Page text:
The format of these lines is flow-tools CSV for NetFlow version 5. Of course your NetFlow collector receives a proper UDP NetFlow payload, but here we are looking at the default Syslog output. The fields are listed in order in the table below:

   1248952480 UNIX_SECS  - Current count of seconds since 0000 UTC 1970
    737235000 UNIX_NSECS - Residual nanoseconds since 0000 UTC 1970
       279737 SYSUPTIME  - Current time in milliseconds since the export device booted
   172.16.1.1 EXADDR     - Export device IP address
          720 DPKTS      - Packets in the flow
        38052 DOCTETS    - Total number of Layer 3 bytes in the packets of the flow
       136315 FIRST      - SysUptime at start of flow
       279737 LAST       - SysUptime at the time the last packet of the flow was received
 10.0.195.106 SRCADDR    - Source IP address
 74.125.6.225 DSTADDR    - Destination IP address
      0.0.0.0 NEXTHOP    - IP address of next hop router
            0 INPUT      - SNMP index of input interface
            0 OUTPUT     - SNMP index of output interface
        62380 SRCPORT    - TCP/UDP source port number or equivalent
           80 DSTPORT    - TCP/UDP destination port number or equivalent
            6 PROT       - IP protocol type (for example, TCP = 6; UDP = 17)
            0 TOS        - IP type of service (ToS)
            0 TCP_FLAGS  - Cumulative OR of TCP flags

The first line of the flow triplet describes the connection (IP/port) source and desination from the perspective of the originating host on the "private" side (or behind) your NAT.

The second line describes how the source NAT was applied by netfilter. In this case the original host's source IP was translated from 10.0.195.106 to 192.76.7.154, and the source port stayed the same (62380).

The final line describes the return flow from that connection, so you can see how much traffic passed in each direction (NetFlow flows are unidirectional, so you do always get two flows for each connection anyway). We only log the public (post-NAT) IPs and port numbers, as that's enough data to complete the correlation.

So in this example, host 10.0.195.106 make a TCP connection on port 80 to 74.125.6.225, sending 38052 bytes and receiving 2027040 bytes back.

CONFIGURATION

At minimum you need to provide a small configuration to let nfflowd know where your NetFlow collector server is. This by default can be located at /etc/nfflowd.conf although you can specify an alternate location using the -c command line option. The format of the file can be anything supported by Config::Any (i.e. YAML, JSON, etc), although we recommend using Config::General format, as in the examples below.

The required configuration is the source IP on your firewall from which NetFlow packets are sent, and the IP/port numbers of the NetFlow collector server:

 <flow_send>
     # source interface on this server
     args 172.16.1.1
     # netflow collector address
     args 192.168.0.1
     # netflow collector port number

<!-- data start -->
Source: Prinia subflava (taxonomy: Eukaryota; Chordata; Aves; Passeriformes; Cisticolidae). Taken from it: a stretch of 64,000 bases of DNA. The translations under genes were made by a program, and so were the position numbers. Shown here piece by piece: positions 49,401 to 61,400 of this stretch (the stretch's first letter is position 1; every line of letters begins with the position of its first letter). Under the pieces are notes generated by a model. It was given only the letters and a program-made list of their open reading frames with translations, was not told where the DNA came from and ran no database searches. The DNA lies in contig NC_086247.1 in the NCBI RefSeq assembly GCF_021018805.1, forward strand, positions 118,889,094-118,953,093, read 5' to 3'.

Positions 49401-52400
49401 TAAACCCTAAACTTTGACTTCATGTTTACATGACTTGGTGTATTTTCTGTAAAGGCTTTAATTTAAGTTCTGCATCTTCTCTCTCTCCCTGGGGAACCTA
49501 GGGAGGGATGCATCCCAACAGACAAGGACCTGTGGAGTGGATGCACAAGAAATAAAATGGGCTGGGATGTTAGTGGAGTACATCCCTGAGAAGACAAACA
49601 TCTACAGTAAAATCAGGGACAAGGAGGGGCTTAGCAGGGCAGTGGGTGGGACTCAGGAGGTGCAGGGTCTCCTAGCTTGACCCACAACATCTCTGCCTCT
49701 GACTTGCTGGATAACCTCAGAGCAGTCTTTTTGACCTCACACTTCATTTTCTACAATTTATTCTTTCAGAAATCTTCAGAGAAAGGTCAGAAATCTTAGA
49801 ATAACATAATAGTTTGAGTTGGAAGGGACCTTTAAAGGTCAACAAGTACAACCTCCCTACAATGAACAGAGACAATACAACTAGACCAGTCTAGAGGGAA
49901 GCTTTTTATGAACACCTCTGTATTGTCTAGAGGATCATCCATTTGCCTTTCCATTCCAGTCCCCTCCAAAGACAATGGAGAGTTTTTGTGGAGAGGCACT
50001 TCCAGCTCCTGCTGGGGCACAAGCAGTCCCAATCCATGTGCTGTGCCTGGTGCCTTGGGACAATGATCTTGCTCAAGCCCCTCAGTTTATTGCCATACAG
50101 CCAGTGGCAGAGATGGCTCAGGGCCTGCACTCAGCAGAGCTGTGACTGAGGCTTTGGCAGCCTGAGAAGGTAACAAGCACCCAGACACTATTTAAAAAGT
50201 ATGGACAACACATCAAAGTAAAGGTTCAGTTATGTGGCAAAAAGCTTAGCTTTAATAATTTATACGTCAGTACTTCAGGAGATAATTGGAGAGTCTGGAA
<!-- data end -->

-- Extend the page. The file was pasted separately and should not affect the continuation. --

args 65001
 </flow_send>

These three options must appear in the exact order given above.

The other thing you might want to configure is whether and how a local copy of the NetFlow data is stored on the Linux firewall itself, via Syslog. The application uses Log::Dispatch and by default will log to Syslog facility local6 with priority <info>.

Below is the default configuration, which you can override in your local nfflowd configuration file, but be warned! You must retain the screen dispatcher and configuration section, otherwise the application will stop working. You have the option to remove, change, or add to the syslog dispatcher only:

 <ptee>
     <conf>
         dispatchers screen
         dispatchers syslog
         <screen>
             stderr    0
             class     Log::Dispatch::Screen
             min_level debug
         </screen>
         <syslog>
             class     Log::Dispatch::Syslog
             ident     nfflowd
             min_level debug
             facility  local6
         </syslog>
     </conf>
 </ptee>

nfflowd records the start and end of each connection reported by netfilter. To preserve memory, the application clears up its records of "unfinished" connections which are older than a set TTL. This defaults to one week, but can be changed by setting a seconds value using the following configuration:

 <ct2ft>
     ttl  604800
 </ct2ft>

In addition, you can control how each of the helper applications are loaded and configured. You would generally not need to do this, but here are the config options anyway:

 <conntrack>
     progname    conntrack
     init_format -L
     format      -E -e NEW,DESTROY -o timestamp -n
 </conntrack>
 <flow_import>
     progname flow-import
     format   -z0 -f2 -V5 -m0xFF31EF
 </flow_import>
 <flow_send>
     progname flow-send
     format   -V5 -s %s/%s/%s
 </flow_send>

DEPENDENCIES

Other than the standard contents of a Perl 5.8 distribution, you will need:

SEE ALSO

pfflowd at http://www.mindrot.org/projects/pfflowd/

This is the BSD pf equivalent of this tool.

softflowd at http://www.mindrot.org/projects/softflowd/

From the pfflowd stable, this tool requires a promiscuous traffic capture to generate data. It is therefore not fully stateful and cannot track NAT.

http://www.cisco.com/en/US/tech/tk812/tsd_technology_support_protocol_home.html

Cisco homepage for their NetFlow technology.

THANKS

David Ford of the University of Oxford's OxCERT team provided valuable input and testing infrastructure, many thanks.

AUTHOR

Oliver Gorwits <oliver@cpan.org>

COPYRIGHT AND LICENSE

This software is copyright (c) 2011 by University of Oxford.

This is free software; you can redistribute it and/or modify it under the same terms as the Perl 5 programming language system itself.